Sen. Collins, key vote on Supreme Court, praises Jackson
WASHINGTON (AP) — Republican Sen. Susan Collins had words of praise for Supreme Court nominee Ketanji Brown Jackson after meeting with her for more than an hour and a half at the Capitol on Tuesday, raising Democrats’ hopes that she could be a GOP vote in favor of her confirmation.
Collins, a moderate from Maine, said afterward that her discussion with the judge was productive and that her credentials are impressive. She said that Jackson, an appeals court judge who would be the first Black woman on the high court, “explained in great depth” the process she uses when making decisions.
“She takes a very thorough, careful approach in applying the law to the facts of the case, and that is what I want to see in a judge,” Collins said. She said she would wait to make a final decision on whether to support Jackson after her confirmation hearings, which begin March 21.
The Maine senator is perhaps Democrats’ best hope of landing a Republican vote for Jackson’s nomination, as Supreme Court confirmations have become sharply partisan affairs in recent years. President Joe Biden and Judiciary Committee Chairman Dick Durbin, D-Ill., who is guiding the vetting process for Jackson, have both said they want to get back to the days when Supreme Court confirmations were overwhelmingly bipartisan. Retiring Justice Stephen Breyer, whom Jackson would replace, was confirmed with 87 votes in 1994.
Both Biden and Durbin have made Collins’ vote, in particular, a priority. Durbin said he called her within hours of learning that Breyer would retire; Biden has called her personally three times, according to her office. She said after the meeting with Jackson that she has “confidence” in Durbin’s ability to lead the hearings.
Collins has only voted against one Supreme Court nominee since was elected in 1996 — Justice Amy Coney Barrett, whom Trump nominated after Justice Ruth Bader Ginsburg’s death in September 2020. Collins voted against Barrett because of the accelerated six-week timeline that saw her confirmed just days before the presidential election.
While Democrats are using the rapid timeline for Barrett as a model for Jackson, Collins says the circumstances are different. For one, the vacancy is not being filled immediately before a election. She has also noted that Jackson has been confirmed by the Senate several times before, for two federal judge positions and for the U.S. Sentencing Commission, where she served under former President Barack Obama.
Collins, Lisa Murkowski of Alaska and Lindsey Graham of South Carolina were the only three Republican senators to vote to confirm Jackson to the appeals court last year. Murkowski said in a statement last week that her previous vote did not mean she would be supportive this time, and Graham has signaled he won’t vote for Jackson after he pushed Biden to pick a different candidate from his home state, federal Judge J. Michelle Childs.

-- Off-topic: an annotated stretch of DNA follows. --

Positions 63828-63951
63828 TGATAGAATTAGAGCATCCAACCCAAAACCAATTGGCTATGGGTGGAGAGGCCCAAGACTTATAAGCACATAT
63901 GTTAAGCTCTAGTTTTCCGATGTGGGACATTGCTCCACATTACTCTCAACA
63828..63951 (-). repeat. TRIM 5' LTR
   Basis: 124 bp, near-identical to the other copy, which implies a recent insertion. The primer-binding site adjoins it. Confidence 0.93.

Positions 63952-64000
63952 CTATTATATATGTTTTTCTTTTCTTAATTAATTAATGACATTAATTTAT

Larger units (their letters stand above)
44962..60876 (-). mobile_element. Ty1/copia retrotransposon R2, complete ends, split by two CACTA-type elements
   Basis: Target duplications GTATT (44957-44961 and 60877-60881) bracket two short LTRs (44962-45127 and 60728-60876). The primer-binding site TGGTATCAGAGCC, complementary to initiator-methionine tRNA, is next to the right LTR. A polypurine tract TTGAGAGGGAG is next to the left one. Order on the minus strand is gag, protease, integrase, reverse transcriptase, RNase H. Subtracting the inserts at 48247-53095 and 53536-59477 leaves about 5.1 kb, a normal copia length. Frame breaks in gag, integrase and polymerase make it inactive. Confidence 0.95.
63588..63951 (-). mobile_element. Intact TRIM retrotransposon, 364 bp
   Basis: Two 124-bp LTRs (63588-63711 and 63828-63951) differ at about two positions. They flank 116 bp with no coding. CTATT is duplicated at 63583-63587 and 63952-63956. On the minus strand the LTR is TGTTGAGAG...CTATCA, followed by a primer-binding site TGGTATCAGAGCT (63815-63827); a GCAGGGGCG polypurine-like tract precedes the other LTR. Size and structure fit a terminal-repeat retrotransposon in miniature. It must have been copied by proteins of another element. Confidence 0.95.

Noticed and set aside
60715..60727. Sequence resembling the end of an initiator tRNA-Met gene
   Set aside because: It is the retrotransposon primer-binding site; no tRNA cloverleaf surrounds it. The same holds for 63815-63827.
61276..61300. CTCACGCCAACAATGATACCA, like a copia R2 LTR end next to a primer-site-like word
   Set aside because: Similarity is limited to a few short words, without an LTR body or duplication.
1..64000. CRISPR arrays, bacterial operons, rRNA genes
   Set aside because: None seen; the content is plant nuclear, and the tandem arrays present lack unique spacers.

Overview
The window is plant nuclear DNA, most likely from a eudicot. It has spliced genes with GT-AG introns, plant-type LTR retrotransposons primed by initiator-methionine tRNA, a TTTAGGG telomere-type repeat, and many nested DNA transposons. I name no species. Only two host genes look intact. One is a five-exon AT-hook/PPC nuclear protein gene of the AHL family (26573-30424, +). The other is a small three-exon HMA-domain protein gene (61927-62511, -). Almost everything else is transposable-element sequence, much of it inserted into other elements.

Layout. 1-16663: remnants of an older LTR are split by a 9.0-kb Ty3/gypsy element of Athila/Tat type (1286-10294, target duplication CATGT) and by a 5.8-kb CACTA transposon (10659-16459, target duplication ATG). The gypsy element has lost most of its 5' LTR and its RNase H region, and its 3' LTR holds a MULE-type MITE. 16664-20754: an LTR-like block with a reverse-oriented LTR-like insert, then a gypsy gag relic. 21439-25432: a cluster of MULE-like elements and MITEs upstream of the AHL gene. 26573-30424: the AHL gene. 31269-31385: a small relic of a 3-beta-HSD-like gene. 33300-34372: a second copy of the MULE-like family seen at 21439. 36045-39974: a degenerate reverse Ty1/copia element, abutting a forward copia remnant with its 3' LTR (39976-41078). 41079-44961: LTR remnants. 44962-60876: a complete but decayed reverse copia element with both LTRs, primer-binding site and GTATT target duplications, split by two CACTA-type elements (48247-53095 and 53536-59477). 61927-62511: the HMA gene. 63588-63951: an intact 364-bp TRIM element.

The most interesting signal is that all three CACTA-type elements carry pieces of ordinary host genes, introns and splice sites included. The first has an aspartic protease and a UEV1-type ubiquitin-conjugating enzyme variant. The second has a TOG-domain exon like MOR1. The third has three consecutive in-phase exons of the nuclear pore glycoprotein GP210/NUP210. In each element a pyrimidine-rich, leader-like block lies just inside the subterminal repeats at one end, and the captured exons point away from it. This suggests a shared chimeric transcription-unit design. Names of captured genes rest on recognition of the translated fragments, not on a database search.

Other Republicans are unlikely to vote for Jackson. Senate Republican Leader Mitch McConnell, who met with the nominee last week, afterward questioned her support from liberal advocacy groups.
“She’s clearly a sharp lawyer with an impressive resume, but when it comes to the Supreme Court, a core qualification is judicial philosophy,” McConnell said.
Jackson is meeting with senators one-on-one this week, a ritual for nominees, as the Judiciary committee prepares for hearings and as the White House makes the case for her confirmation. On Tuesday, Jackson also met with Democratic Sens. Mazie Hirono of Hawaii, Richard Blumenthal of Connecticut, Sheldon Whitehouse of Rhode Island and Cory Booker of New Jersey. She also met with Republican Sen. Rick Scott of Florida and Ted Cruz of Texas. All but Scott sit on the Judiciary panel.
Hirono said she talked to Jackson about comments by Mississippi Sen. Roger Wicker, a Republican, that he viewed President Joe Biden’s pledge to nominate a Black woman to the court as “affirmative action.” Hirono said she told Jackson that she found that insulting and that she believes that phrase is used as “code for minority nominees” and questions about competence.
Hirono noted that Jackson excelled at Harvard Law School and is highly qualified for the position. She asked that “those who use those terms stop using them.”
Hirono said Jackson told her one of her strengths would be listening to the other justices on the court, which has been increasingly partisan in recent years.
“She is someone who wants to reach out to the other justices and be as persuasive as she can,” Hirono said.